MediaMedia PlanningThere’s No Traffic Like Search Traffic

There's No Traffic Like Search Traffic

Adam sees a huge benefit for advertisers who use to reach their buyers because they pay top dollar to be listed high up in the search engine. The loser, however, may be the end user looking for free information.

Most dot-com-world workers would agree that it’s fairly easy to bring a random visitor to any given web site via advertising. But advertisers have become more and more concerned with immediate post-click conversions, especially since the big market slide this past spring. Compared to the fourth quarter of 1999, there are significantly fewer ad dollars being allocated toward experimental online advertising (last year’s “dumb money”) and more demand for placements that prove to maximize return on investment. No advertiser has unlimited budgets anymore.

From the standpoint of most advertisers, a visitor is valuable to a site only if he or she is qualified, meaning that the user’s interests are relevant to the content, product, or service offered by a web site. Naturally, targeted ad placements are usually the key to attracting a highly relevant audience to a site.

In terms of targeting, there are no placements as effective as those on search engines, whether it’s a strong ranking within the search results or a keyword-relevant banner that appears along with the results. When a user is performing a search, he or she is looking for something specific. By displaying a search result or an ad at the time when the user is looking for something relevant, you substantially improve your odds of bringing a highly qualified user to your site, one that is likely to convert (into a new regular visitor or even follow through with an online purchase). It is for this reason that advertisers pay such high premiums for keyword-related ads and work countless hours trying to optimize their search-result rankings with the major search engines.

Last week’s agreement between, AOL, and Netscape provides a good opportunity to discuss the value of search traffic. According to a Reuters report last week, reached a $50 million multiyear agreement to provide the top two to three search results for AOL and Netscape’s search engines. It is estimated that these deals will nearly triple the number of users that click through on search results.’s pay-for-performance service currently has approximately 29,000 paid advertisers on board. Basically, if it can sell an extra $1,700 per advertiser over the period of the agreement, it will break even on the deal. It’s likely that it will surpass this objective, especially as GoTo’s advertiser base continues to grow.

For those unfamiliar with the pay-for-performance search model, it looks and feels like a regular search engine with the exception that the search-result rankings are based on an auction system, where the highest bidders get better placement in the results and usually more visitors to their site. Advertisers spend on a cost-per-click model, where they pay only when a user clicks on their search result and visits their site. is the granddaddy of this model; some others include, (formerly,, and – all of which are substantially smaller than GoTo.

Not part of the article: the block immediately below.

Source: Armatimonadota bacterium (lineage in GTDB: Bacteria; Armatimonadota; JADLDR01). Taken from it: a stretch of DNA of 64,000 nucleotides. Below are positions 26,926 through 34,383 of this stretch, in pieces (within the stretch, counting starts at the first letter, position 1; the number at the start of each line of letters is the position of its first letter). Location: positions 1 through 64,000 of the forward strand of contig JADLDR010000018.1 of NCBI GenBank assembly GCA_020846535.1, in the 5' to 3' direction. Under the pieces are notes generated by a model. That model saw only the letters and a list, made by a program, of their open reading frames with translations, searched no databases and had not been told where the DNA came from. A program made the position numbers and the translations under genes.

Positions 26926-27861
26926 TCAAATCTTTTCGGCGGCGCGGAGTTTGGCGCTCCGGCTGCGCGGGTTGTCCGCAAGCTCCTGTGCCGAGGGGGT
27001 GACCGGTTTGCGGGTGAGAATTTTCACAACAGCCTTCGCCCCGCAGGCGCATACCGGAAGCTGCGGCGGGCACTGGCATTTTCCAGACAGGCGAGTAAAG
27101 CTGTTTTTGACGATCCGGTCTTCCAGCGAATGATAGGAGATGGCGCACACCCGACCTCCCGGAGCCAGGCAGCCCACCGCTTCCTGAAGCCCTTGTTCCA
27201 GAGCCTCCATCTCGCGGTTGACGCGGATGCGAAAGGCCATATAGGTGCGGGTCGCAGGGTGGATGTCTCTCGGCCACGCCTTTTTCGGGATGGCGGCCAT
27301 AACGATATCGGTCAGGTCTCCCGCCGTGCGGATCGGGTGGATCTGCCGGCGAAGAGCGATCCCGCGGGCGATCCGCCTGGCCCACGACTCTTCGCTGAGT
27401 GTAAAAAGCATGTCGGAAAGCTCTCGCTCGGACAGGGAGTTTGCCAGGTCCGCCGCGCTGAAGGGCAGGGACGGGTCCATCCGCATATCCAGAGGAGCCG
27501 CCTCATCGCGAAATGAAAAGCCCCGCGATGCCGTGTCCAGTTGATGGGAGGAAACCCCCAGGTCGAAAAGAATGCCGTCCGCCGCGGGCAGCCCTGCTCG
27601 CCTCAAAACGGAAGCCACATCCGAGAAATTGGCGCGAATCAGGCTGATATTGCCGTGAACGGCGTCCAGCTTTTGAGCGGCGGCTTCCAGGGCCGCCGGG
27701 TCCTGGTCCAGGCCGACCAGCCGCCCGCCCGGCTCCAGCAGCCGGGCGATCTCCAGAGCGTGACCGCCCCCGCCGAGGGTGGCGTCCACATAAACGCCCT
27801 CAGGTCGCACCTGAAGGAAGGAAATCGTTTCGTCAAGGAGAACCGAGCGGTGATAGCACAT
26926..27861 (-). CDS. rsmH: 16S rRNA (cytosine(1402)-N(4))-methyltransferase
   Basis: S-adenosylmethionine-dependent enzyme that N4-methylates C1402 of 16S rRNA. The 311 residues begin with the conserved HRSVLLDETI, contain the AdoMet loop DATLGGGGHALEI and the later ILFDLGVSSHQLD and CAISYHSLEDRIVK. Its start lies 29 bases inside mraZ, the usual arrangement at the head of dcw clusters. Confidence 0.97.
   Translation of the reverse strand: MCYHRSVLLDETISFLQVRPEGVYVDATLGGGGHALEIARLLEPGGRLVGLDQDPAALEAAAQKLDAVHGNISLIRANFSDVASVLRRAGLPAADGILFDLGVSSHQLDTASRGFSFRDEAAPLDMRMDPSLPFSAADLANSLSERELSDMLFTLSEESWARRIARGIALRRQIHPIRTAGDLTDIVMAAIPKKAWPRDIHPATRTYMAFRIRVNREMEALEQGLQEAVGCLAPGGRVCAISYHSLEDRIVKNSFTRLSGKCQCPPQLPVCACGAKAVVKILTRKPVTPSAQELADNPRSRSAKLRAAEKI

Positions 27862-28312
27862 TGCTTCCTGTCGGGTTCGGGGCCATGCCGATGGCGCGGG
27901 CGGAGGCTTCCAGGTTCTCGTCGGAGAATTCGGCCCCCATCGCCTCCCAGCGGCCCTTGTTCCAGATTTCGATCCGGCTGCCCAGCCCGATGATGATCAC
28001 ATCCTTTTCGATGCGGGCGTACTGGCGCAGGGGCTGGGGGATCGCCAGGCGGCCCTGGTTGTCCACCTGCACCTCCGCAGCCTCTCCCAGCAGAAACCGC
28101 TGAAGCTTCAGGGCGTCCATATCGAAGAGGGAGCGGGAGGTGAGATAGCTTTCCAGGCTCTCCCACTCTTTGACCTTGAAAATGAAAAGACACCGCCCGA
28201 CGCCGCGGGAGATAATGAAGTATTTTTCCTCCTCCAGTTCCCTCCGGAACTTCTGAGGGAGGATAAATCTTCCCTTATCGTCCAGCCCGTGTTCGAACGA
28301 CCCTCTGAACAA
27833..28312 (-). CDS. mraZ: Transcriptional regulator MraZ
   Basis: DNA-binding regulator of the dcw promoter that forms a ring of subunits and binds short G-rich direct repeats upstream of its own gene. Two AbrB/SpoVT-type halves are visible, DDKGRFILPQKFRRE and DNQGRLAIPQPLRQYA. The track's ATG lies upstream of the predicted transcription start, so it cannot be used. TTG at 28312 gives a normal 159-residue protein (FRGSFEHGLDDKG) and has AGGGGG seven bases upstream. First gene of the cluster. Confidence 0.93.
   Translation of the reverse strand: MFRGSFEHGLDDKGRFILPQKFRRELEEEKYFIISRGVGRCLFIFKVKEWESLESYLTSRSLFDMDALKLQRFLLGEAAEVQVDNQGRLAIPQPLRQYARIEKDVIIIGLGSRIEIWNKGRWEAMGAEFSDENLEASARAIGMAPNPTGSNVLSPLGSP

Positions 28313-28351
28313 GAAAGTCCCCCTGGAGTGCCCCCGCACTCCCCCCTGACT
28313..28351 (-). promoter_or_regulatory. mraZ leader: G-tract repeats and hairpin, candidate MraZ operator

Placements on these search sites are a highly targeted and usually cost-effective means of advertising because the user is in “search mode,” where he or she is looking for a web site that is relevant to what the paid advertisers are offering. This is a perfect opportunity for an advertiser to make an offer to a highly relevant audience at a time when they are “hot” for your product and are likely in “buy mode.” It is no surprise, then, that these placements tend to yield strong returns to advertisers since conversions from search traffic is usually much higher than regular banner advertising.

From the user’s perspective, the main problem with these pay-for-results search sites is that the results are not generated by relevance criteria, so users don’t necessarily get the best results first (not to say that other true search engines necessarily do either!). The results are skewed toward whoever bids highest.

During peak ad periods, take a few minutes to check out the bidding wars on keywords such as “mortgage,” “loan,” or “online casino.” Companies are willing to pay such high premiums to bring in a qualified visitor because the return on each conversion is so huge.

From the advertiser’s perspective, these sites bring great traffic to their web sites, but the volumes can be limited. The new deals signed with AOL and Netscape will allow advertisers to spend more on search engine placements through In turn, this will allow for more search-generated traffic to advertisers’ web sites as the volumes of paid traffic delivered indirectly through’s affiliate base and partners will nearly triple!

So, is the deal good or bad news for the industry? To advertisers, it is certainly beneficial in the sense that they can now spend more through GoTo’s paid links, thus generating more search traffic to their sites. However, users using AOL and Netscape’s search functions will now receive more biased results when performing searches. It’s a trade-off that has certainly created a buzz in the industry. Advertisers will be able to spend two to three times the ad dollars on search-generated traffic, which will yield higher returns than most dollars spent on regular advertising.

It seems to be a deal that will benefit most parties involved. AOL and Netscape will receive a large cash sum upfront; GoTo will be able to run off advertisers’ budgets nearly three times faster (tripling the revenue); and advertisers can now buy more search-generated traffic. The only party that may not benefit from the deal is the end user, who might have to search a little harder for information now that the top results are skewed on his or her favorite search engine.

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